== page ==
Jeffrey Johnson is a legal writer with a focus on personal injury. He has worked on personal injury and sovereign immunity litigation in addition to experience in family, estate, and criminal law. He earned a J.D. from the University of Baltimore and has worked in legal offices and non-profits in Maryland, Texas, and North Carolina. He has also earned an MFA in screenwriting from Chapman Univer...

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Written by Jeffrey Johnson
Insurance Lawyer Jeffrey Johnson

Benjamin Carr was a licensed insurance agent in Georgia and has two years' experience in life, health, property and casualty coverage. He has worked with State Farm and other risk management firms. He is also a strategic writer and editor with a background in branding, marketing, and quality assurance. He has been in military newsrooms — literally on the frontline of journalism.

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Reviewed by Benji Carr
Former Licensed Life Insurance Agent Benji Carr

UPDATED: Jun 28, 2022

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The Facts of Life

  • The deceased individual’s estate will be responsible for the debt
  • Most family members won’t have to pay for leftover debt
  • Some exclusions apply, such as with spouses in certain states

Are beneficiaries responsible for debts left by the deceased? It may depend on whether or not you signed any agreements before that person’s death.

If not, you won’t have to pay for any deceased individual’s debt out of pocket. Advanced planning with life insurance can help ensure you leave something behind for your loved ones.

If you’re researching debts after death with no estate, enter your ZIP code into our free quote tool to get an idea of what you could pay to leave them some financial support.

Are beneficiaries responsible for debts left by the deceased?

According to the Federal Trade Commission, during the probate process, the deceased individual’s estate will first be responsible for any debt. After that, it will likely fall to the next of kin to pay all the outstanding debts from that person’s estate. As a result, the beneficiary of an estate’s assets often won’t have to draw from their finances to pay any debts.

There are a few exclusions to this rule, including:

  • Co-signed an agreement they were paying on
  • Spouses in certain states
  • Legally responsible for resolving an estate that’s violated probate laws

In these cases, you may be found responsible for paying the debts out of your pocket. On the other hand, if none of these circumstances apply to you, the debt will likely go unpaid if the estate cannot pay the total amount.

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What happens to your debt when you die?

What happens to debt when you die? If you die owing a debt, such as federal taxes, hospital bills or nursing home expenses, the person you have named as your executor will be responsible for ensuring these are paid from your estate.

That person will pay using the money remaining in your estate. Most relatives won’t be responsible for paying that person’s debt when they die. However, more than half of US states have laws in place that may require your children to pay bills related to any end of life or long term care expenses.

What happens if you die with debt?

If you don’t have the money in your estate to pay for your debt, you’ll have that much less to leave to your loved ones. Any money you had to your name will likely go to paying for any debts still sitting on your account.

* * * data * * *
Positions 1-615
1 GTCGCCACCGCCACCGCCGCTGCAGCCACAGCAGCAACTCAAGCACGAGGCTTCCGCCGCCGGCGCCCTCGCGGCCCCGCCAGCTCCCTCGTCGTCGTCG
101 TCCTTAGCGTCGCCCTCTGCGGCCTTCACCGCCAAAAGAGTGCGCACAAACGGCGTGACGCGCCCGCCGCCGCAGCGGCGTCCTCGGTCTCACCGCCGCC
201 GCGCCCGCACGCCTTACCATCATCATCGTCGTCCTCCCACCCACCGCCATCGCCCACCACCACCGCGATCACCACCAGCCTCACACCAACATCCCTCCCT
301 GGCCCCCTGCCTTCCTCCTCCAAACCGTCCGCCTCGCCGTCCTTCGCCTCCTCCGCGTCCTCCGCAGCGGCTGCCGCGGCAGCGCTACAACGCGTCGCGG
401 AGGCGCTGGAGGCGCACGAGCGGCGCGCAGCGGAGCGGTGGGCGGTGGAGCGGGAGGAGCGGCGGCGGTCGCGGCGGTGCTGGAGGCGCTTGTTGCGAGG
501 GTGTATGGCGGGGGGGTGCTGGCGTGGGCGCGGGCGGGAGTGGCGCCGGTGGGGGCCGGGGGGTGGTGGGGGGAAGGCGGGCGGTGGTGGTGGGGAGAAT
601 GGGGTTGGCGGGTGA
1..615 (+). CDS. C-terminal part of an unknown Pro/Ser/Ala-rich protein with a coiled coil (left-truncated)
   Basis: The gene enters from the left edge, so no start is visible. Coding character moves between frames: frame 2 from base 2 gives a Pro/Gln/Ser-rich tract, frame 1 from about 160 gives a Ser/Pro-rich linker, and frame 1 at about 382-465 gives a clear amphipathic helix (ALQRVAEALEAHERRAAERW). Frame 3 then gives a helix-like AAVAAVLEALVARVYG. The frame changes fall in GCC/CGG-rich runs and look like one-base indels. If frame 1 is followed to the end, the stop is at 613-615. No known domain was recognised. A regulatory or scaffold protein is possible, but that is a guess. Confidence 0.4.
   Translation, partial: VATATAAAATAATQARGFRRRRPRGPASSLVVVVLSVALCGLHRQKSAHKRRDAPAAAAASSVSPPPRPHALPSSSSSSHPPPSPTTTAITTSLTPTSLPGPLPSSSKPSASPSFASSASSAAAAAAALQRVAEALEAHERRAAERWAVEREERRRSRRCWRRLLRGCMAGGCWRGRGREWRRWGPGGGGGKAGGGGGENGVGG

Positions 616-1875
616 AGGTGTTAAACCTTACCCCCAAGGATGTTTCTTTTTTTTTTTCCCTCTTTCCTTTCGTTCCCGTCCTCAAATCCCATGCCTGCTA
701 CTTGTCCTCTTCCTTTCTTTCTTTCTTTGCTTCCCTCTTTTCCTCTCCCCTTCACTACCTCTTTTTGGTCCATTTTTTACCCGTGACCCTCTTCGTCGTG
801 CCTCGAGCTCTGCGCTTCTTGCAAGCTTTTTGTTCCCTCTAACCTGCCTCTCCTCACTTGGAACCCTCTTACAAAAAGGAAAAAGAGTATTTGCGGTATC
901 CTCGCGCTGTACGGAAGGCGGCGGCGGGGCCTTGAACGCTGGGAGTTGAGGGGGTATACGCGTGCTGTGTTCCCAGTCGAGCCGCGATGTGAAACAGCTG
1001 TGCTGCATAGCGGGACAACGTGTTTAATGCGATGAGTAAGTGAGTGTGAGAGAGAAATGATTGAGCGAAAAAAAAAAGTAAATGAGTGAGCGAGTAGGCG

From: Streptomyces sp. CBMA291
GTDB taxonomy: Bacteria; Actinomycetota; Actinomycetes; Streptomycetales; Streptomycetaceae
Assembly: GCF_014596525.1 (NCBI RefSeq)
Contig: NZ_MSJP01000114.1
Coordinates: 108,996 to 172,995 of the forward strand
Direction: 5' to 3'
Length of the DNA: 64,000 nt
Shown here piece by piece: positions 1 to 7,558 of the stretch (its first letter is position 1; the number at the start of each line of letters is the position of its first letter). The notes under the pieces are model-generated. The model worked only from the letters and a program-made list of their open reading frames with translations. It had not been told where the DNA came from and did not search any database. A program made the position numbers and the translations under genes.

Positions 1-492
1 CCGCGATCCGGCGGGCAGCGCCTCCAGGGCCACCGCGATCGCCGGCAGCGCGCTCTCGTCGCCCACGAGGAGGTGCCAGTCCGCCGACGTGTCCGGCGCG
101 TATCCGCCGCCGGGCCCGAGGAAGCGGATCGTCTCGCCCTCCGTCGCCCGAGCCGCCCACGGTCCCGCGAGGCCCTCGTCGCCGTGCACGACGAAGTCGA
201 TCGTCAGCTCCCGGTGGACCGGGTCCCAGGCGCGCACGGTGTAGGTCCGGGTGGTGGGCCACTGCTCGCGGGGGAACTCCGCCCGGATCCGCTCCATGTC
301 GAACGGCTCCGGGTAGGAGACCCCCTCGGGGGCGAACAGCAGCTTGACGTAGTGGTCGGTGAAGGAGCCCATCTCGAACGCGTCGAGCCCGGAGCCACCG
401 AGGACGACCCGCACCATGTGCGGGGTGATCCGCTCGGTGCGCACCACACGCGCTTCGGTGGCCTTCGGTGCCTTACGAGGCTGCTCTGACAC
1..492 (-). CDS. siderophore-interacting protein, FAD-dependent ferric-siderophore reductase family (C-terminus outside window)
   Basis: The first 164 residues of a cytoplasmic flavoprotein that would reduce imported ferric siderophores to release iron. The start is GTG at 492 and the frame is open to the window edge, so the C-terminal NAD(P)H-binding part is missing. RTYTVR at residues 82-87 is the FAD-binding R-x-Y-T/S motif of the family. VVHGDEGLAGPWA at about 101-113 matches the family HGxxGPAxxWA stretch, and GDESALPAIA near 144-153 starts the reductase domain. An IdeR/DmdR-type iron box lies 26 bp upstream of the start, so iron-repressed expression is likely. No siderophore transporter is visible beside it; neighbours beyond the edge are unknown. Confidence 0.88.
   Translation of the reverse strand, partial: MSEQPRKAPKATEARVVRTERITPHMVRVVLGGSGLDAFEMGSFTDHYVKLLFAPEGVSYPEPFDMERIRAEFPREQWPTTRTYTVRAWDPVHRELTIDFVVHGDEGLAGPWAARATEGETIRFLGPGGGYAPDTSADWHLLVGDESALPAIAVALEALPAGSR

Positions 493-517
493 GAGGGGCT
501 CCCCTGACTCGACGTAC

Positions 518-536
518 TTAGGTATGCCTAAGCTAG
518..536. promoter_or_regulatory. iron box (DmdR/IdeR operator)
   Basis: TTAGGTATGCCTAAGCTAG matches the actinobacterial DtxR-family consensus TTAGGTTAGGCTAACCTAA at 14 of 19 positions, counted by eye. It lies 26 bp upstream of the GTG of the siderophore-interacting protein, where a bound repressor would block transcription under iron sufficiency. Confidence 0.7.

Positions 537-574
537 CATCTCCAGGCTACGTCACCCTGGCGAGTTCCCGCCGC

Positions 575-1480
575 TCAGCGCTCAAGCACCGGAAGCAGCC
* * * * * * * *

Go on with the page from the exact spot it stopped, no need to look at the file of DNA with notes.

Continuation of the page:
Can you inherit debt from a deceased relative?

Most of the time, relatives won’t be responsible for paying out of pocket for the deceased relative’s debt. This isn’t always the case, though, and in some cases, the debt can transfer. The situations in which one might inherit debt include:

  • Co-signed on a loan
  • Joint account holder on credit card
  • State laws for spouses
  • State law regarding jointly owned property

If you inherit the dead person’s debt, you’ll likely receive some notice before you’re expected to start paying. In most of these cases, you’d have had to sign a document in which you already know you bear some of the responsibility.

What debts are forgiven at death?

Most debts aren’t forgiven as much as they go unpaid. With the money left in your estate, your financial administrator will pay out money toward unpaid bills to cover whatever debts they can. It should be noted that funeral expenses are normally the first thing to be covered from a deceased’s estate. 

If there are any finances leftover, those can be passed down as inheritance or for whatever other reason the executor wants.

Who has to pay for a deceased person’s debts?

In short, the deceased person is the only one responsible for their debts. When someone dies, they are still accountable for their debts. However, because they can no longer pay on those debts, the executor will use the remaining value of their estate to pay off those bills.

If you’re a spouse, the lenders may hold you partially responsible for some debts, depending on the state you live in.

While your loved ones won’t be held financially responsible for your debts, you likely won’t be able to leave anything behind if all your money goes to your old bills. Getting a policy with the best life insurance companies can help ensure you leave an inheritance behind for your loved ones.

Beneficiaries and Unpaid Debts: The Bottom Line

If you’ve recently lost someone close, you may be worried about inheriting their debt after their death. However, unless you’re legally responsible via a previous agreement, you likely won’t have to take on that person’s debts. That being said, you’ll leave less to your loved ones with debt.

Now that you know more about researching debt inheritance, enter your ZIP code into our free quote tool to get an idea of what you could pay to leave your loved ones a financial inheritance.